ISO 14001:2015 What are the changes and how to implement the new requirements


ISO 14001 is one of the world’s most widely used environmental management system standards. This standard provides practical tools for organizations looking to identify and control their environmental impact while continually improving their environmental performance.

Dr. Yogendra ChaudhryThe standard has been technically revised and the new standard, ISO 14001: 2015 was released on  September 15, 2015. This third edition of the standard cancels and replaces the ISO 14001: 2004.

What this means to the ISO 14001 certified facilities or organizations following an ISO 14001 standard is that they need to update their environmental management system to align with the new requirements.

Dr. Yogendra Chaudhry, EP, CRSP – Vice-President, Professional Services of  ECO Canada shares his insights on the new standard in the following Q&A.

1) What are the key changes and how do they impact the organizations who have implemented the standard at their facilities?

This third revision is a fundamental revision of the standard, with far greater implications for organizations than the previous revision. While the second edition (2004) was mostly ‘cosmetic’ changes, the third edition seems to be more current and responsive to the changes in the current context. We can summarize these changes in two broad categories:

  1. The revised standard has a new structure and “common text”.
  2. There is an addition of new requirements or ‘explicit re-enforcement’ of old requirements that existed before but were often lost in different interpretations by different users.

While the High Level Structure (HLS) and common text make it easier for organizations to integrate with other ISO management system standards (e.g. ISO 9001, quality management system), the new requirements will help organizations to have broader strategic considerations of their  environmental context – linking environmental performance with sustainable development.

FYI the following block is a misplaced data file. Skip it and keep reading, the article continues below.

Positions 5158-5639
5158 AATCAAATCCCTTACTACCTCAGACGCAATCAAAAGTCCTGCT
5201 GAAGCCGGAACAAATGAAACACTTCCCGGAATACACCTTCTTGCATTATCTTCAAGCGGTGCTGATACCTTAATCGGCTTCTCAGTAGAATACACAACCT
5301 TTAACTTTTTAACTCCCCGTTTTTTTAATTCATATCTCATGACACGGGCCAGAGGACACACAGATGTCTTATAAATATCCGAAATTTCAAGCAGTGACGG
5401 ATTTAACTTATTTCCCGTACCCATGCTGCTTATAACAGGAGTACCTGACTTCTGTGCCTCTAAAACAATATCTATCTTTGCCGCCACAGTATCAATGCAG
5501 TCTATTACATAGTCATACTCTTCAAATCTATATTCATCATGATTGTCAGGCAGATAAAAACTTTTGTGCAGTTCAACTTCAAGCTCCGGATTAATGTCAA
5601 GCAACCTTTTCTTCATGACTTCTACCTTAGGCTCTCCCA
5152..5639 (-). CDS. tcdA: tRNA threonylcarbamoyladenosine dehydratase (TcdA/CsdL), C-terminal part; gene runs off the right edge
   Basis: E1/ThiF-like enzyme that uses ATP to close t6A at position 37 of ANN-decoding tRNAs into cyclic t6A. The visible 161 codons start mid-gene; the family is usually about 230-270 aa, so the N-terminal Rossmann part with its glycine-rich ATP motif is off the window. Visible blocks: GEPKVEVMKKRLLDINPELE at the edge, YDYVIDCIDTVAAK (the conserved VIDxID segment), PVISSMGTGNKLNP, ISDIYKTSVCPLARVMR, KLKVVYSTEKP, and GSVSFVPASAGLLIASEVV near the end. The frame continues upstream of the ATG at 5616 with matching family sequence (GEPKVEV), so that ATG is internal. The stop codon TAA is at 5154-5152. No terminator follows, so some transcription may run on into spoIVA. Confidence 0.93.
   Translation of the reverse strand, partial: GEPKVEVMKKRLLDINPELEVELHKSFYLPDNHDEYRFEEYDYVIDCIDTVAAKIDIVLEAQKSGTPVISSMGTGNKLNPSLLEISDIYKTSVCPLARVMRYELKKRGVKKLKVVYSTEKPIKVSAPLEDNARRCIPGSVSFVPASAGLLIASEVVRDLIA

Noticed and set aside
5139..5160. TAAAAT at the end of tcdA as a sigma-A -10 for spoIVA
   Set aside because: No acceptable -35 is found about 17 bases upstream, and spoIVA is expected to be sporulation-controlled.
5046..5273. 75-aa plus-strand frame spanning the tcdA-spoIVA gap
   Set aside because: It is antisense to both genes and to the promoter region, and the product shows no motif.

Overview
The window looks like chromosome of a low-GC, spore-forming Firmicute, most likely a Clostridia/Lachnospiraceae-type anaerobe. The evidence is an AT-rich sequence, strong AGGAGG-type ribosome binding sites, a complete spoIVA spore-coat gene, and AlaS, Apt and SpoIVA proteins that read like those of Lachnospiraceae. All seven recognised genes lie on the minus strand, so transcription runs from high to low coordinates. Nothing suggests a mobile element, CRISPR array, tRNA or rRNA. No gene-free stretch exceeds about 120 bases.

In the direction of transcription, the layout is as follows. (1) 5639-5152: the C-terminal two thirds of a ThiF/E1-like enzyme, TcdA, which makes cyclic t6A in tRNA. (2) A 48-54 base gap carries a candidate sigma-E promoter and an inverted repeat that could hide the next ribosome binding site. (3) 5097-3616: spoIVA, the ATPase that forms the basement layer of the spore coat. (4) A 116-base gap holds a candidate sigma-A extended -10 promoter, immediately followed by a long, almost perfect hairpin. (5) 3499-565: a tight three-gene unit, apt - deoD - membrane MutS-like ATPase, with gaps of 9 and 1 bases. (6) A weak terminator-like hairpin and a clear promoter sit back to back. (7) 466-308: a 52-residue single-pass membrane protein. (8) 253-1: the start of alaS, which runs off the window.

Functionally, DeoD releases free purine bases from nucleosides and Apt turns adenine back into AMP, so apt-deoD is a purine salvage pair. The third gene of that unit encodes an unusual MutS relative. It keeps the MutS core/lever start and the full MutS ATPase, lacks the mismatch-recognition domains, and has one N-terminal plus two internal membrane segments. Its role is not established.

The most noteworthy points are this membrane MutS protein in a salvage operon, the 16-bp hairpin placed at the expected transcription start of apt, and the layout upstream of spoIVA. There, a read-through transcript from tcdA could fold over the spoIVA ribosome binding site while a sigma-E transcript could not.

Some of the key changes include:

2) What does it mean to Canadian companies and how can organizations transition to the new Standard?

Canadian companies have shown a consistent growth in implementing ISO 14001.   About 276 ISO 14001 certificates were issued in Canada in 1999 and the number rose to 1775 certificates being issued in 2013 (ISO survey). This is quite an impressive growth considering that it is a voluntary standard and often internally driven by organizations in Canada (as opposed to many developing countries where market drivers have fuelled the growth of ISO 14001 certifications).

With the release of ISO 14001:2015, organizations have three years to transition to the new standard. The obvious first step for them would be to start with a gap analysis. Conduct a gap analysis, not only for the EMS, but other related business processes with which ISO 14001:2015 will expect a greater degree of integration. Owing to the increased emphasis on higher level business management, this should also include processes for strategy development.

The gap analysis should focus on all the areas of change and explore how the new structure (HLS) can be accommodated. It is not a requirement to adopt the new clause numbering system, provided that the new requirements are incorporated into the organization’s system. Also, focus on integrating the new and existing EMS requirements further into the overall business processes.

3) ISO 14001:2015 is released. So what’s next?

The revision of ISO 14004: 2004, Environmental management systems-General guidelines on principles, systems and support techniques, is currently underway.

The National Member Bodies agreed upon its revision by ballet in late 2011. The revisions are designed to better reflect the title and scope of ISO 14004 and its contents with particular emphasis on:

4) What can I do to learn more?

ECO Canada is offering a series of one day workshops and two-day training courses in major cities across Canada. Visit our Technical Training and Events to view our upcoming ISO 14001: 2015 training and professional development events.

The focus of all these programs is to create awareness and provide knowledge to the participants who want to implement the requirements of ISO 14001 or transition from the old standard to the new standard.

We also have started a free helpline to assist the environmental community. If you are an EP and you have questions about ISO 14001 please connect with us at info@eco.ca. Or refer to ISO for more updates.

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